Now that I have completed sea trials I can accurately answer the range question. The thing about electric propulsion is that slow is better. Double the speed and you will triple or even quadruple the power required. At low speeds the range is great: 200 miles at 1 MPH. With a modest 30% battery drawdown that range is 70 miles, not bad. Even at 3 MPH the range is around 28 miles, but with electric power it’s not like you stop abruptly after 28 miles, remember, you can always slow down a little and extend your range and even increase the discharge to 40% or 50%.

Things get interesting when we add solar panels (virtually, at this point). The new roof I added has the capacity to hold about 400 watts of solar. This alone has the ability to push the boat at around 4 MPH, giving infinite range at this speed…as long as the sun shines. By the usual standards of figuring solar gain, this would happen between 4 to 5 hours per day. It also means greater range at higher speeds, and the chance to recharge when at rest. But that’s another big chunk of change, not one I’m quite willing to part with at this time.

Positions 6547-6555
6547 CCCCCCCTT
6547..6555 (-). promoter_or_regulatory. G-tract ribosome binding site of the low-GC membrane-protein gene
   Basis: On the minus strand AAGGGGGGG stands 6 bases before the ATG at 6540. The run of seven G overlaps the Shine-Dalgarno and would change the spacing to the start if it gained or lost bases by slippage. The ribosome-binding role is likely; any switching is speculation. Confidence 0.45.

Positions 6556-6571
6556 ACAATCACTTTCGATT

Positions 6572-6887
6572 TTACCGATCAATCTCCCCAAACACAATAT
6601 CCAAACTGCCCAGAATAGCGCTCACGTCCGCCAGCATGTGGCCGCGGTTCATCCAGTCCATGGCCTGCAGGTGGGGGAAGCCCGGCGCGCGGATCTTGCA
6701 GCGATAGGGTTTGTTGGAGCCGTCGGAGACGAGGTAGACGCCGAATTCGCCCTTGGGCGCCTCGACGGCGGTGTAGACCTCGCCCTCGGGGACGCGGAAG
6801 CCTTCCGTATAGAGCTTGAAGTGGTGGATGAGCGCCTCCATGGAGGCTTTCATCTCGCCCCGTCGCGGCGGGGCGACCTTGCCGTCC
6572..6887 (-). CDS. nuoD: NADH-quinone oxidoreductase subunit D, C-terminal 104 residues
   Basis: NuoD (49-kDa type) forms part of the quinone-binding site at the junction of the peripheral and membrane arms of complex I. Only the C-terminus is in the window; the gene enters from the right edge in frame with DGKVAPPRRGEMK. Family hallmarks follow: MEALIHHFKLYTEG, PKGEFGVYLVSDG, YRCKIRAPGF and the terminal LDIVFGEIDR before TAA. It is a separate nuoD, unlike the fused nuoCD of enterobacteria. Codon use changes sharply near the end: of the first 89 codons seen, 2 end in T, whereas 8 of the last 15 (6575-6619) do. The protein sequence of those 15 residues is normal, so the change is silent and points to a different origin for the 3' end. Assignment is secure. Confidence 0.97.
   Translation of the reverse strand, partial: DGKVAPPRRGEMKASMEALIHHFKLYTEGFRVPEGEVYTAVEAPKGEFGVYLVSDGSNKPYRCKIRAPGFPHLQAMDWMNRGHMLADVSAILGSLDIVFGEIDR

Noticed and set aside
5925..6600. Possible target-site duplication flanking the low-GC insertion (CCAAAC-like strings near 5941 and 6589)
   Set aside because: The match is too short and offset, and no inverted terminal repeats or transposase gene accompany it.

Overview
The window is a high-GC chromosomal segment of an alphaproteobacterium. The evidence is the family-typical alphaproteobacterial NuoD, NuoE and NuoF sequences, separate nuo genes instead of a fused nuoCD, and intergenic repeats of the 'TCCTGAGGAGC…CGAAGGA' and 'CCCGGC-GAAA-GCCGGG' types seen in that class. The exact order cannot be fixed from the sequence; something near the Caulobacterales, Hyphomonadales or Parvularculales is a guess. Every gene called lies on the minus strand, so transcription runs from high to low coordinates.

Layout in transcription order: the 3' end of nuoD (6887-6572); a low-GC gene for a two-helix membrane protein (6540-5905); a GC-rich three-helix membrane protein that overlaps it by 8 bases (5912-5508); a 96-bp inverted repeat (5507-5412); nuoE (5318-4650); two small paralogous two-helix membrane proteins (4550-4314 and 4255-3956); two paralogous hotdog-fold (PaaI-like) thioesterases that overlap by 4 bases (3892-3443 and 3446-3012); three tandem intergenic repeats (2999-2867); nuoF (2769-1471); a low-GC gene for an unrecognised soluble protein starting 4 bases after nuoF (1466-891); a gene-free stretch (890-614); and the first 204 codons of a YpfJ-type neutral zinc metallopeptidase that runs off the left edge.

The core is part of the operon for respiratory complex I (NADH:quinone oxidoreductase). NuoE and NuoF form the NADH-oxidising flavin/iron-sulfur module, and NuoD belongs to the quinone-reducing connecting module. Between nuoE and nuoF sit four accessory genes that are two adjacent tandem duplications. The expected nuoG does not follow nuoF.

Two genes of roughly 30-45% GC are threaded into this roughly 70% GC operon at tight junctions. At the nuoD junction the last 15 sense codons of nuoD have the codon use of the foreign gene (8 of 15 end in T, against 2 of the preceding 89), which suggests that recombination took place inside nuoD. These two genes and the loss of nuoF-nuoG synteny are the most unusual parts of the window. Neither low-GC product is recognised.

So why go electric? You can easily put an outboard on your boat and be like everyone else. I spent a little more and got a quiet ride, a recharged battery bank for less than a buck and smoke-free boating no matter which way the wind blows. And soon, my range will be extended…as long as the sun shines.

8/10 Update: I can now report that one circuit of hauling my 5 traps took 3 amp hours of battery reserve. That’s 1.5% of my total battery capacity, 5% of my drawdown goal of 30%, and 3 amp hours X 36 volts = 108 watt hours. If we assume a charge efficiency of 93% then it will take 116 watt hours of utility power, which sells for about $0.18 per kilowatt hour.  So the fuel for this 5 trap haul (round trip) cost .116 X .18=